Fall brings us a glorious glut of artistic offerings. Where to look? What to do? If only someone with impeccable taste would put together a tasting menu! Zut alors, New York: It’s time for French Alliance Alliance Francaise (FIAF) to throw its yearly Crossing the Line Festival and satisfy that very need. The festival interprets its brief liberally. There are French and Francophone artists, of course, but the programmers (FIAF's Lili Chopra, Dancing in the Street's Simon Dove and Bard College Fisher Center’s Gideon Lester) think outside la boîte as well. Consider it a glorious curatorial march through Europe with a fuzzy attitude towards borders. Napoleon certainly would!
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First among equals in the offerings this year is Romeo Castellucci's discombobulatingdeconstruction Julius Caesar. Spared Parts. (Sept 30–Oct 2, Federal Hall) This, if you can believe it, is the first time the Italian theatrical titan is being produced in New York. Those of us who love his extraordinary creations (Castellucci's work is as much living sculpture as it is theater) have been gamely trekking out to Montclair State University’s Peak Performances series or to Philadelphia for years to see his works—and we've been getting our minds blown in the process. Now, at long last, our own little burg plays host.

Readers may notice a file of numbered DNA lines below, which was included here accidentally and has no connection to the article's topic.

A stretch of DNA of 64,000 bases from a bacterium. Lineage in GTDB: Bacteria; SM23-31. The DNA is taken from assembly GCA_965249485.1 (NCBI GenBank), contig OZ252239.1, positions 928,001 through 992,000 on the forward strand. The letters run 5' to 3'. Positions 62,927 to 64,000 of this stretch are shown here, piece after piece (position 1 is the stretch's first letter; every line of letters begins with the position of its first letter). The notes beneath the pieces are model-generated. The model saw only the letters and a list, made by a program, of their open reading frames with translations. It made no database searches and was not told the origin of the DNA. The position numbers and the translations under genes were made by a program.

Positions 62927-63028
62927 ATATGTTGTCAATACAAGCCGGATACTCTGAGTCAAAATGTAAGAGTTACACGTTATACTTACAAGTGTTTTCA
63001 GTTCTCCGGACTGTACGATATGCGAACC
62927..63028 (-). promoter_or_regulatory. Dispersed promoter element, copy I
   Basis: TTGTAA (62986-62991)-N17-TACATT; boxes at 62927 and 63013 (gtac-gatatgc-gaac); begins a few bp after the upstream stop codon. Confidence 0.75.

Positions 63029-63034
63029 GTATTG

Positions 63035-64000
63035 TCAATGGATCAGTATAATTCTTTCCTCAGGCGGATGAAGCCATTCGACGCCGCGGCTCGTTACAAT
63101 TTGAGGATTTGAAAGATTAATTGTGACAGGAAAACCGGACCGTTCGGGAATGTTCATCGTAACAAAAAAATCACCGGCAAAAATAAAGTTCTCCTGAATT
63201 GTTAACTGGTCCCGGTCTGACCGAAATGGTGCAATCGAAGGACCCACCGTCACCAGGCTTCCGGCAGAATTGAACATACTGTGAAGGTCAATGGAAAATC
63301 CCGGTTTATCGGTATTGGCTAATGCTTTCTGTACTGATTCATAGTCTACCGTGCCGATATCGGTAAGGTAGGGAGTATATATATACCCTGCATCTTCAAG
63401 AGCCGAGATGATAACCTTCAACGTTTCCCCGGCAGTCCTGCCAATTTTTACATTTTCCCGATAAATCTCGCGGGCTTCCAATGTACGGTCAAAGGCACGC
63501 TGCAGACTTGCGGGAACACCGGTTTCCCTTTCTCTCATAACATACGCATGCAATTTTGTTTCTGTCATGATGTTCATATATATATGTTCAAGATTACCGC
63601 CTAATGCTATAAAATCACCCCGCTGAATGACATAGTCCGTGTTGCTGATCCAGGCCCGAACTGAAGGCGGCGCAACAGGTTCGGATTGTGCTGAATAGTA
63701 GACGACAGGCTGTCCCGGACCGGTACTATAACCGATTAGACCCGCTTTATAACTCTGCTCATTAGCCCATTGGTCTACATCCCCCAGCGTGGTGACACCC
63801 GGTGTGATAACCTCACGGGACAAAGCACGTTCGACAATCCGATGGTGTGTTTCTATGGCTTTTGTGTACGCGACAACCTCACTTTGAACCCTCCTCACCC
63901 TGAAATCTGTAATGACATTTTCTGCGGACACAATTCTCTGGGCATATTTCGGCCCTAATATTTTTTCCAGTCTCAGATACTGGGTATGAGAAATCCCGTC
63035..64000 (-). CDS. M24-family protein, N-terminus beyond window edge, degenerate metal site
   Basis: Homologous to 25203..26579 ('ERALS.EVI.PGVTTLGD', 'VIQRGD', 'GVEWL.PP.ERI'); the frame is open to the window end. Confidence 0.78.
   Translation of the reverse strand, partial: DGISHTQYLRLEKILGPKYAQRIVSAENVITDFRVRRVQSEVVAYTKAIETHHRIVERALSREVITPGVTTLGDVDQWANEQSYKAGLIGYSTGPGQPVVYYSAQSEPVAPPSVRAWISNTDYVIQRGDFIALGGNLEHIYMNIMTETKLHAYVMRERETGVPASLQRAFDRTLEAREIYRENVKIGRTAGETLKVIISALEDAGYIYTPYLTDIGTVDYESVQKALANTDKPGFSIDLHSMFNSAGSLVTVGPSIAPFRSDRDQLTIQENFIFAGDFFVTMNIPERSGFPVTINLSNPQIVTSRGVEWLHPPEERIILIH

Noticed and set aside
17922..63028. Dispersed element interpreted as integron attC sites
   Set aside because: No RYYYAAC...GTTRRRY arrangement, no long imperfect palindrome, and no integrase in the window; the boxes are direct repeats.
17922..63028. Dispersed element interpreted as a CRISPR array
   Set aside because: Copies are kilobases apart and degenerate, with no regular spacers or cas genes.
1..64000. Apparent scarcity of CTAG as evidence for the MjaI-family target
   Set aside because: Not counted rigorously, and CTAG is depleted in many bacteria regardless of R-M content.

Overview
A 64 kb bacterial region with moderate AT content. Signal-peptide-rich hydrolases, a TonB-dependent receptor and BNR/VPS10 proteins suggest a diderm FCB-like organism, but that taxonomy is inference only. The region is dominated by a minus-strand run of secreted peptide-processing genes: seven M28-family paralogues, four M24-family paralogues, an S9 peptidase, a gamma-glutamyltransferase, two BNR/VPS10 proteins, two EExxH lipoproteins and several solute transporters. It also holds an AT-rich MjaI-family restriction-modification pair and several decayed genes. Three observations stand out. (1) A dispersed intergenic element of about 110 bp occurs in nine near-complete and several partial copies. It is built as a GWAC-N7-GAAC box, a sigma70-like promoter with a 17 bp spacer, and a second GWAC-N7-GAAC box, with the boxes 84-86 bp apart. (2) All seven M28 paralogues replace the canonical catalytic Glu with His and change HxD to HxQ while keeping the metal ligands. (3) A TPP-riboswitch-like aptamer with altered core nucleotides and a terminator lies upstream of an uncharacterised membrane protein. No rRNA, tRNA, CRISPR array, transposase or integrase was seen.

Also in the “don't miss” category on the theatrical side: Dickie Beau brings his lipsynch-drag bouffon Blackouts (Oct 6–Oct 15, Abrons Arts Center), and the influential British troupe Forced Entertainment returns to New York, their first visit since leader Tim Etchells won the Spalding Gray Award. They'll present the poignant comic meditation Tomorrow's Parties (Sept 28–Oct 1, Florence Gould Hall), while Etchell's multichannel film Eyes Looking will take over Times Square video billboards every October night from 11:57pm to midnight. His work will be the film that isn't a dancing M&M.
This year is also something of a celebration for the choreographer Jérôme Bel—synergy among venues means that there's actually a mini Bel festival ringing alongside the larger one. Major pieces appear, including his Bessie Award–winning, silly-sweet The Show Must Go On (Oct 20–Oct 22, The Joyce Theater); a remounting of the 1995 minimalist masterwork Jérôme Bel (Oct 27–Oct 29, The Kitchen); and a screening of his film Veronique Doisneau (Oct 17, Florence Gould Hall.)TheFestival has also commissioned Artist’s Choice: MoMA Dance Company (Oct 27–Oct 31, MoMA Atrium) to be performed by two dozen of the Museum of Modern Art's normally non-dancing staff.
The other dance offerings are also impressive, but we particularly recommend Maria Hassabi's Staged (Oct 4–8, The Kitchen), since it features a solo by the mesmerizing Hristoula Harakas. Hassabi's piece runs a few weeks, so you've got a good chance at getting in. Elsewhere, though, you'll notice Crossing the Line runs are often shockingly short. To have a chance of finding tickets, you must leap into action, knocking down the other culture nuts in your way. Certainly this is some of the most exciting programming happening this fall. So—vite vite, performance lovers! Allons-y!
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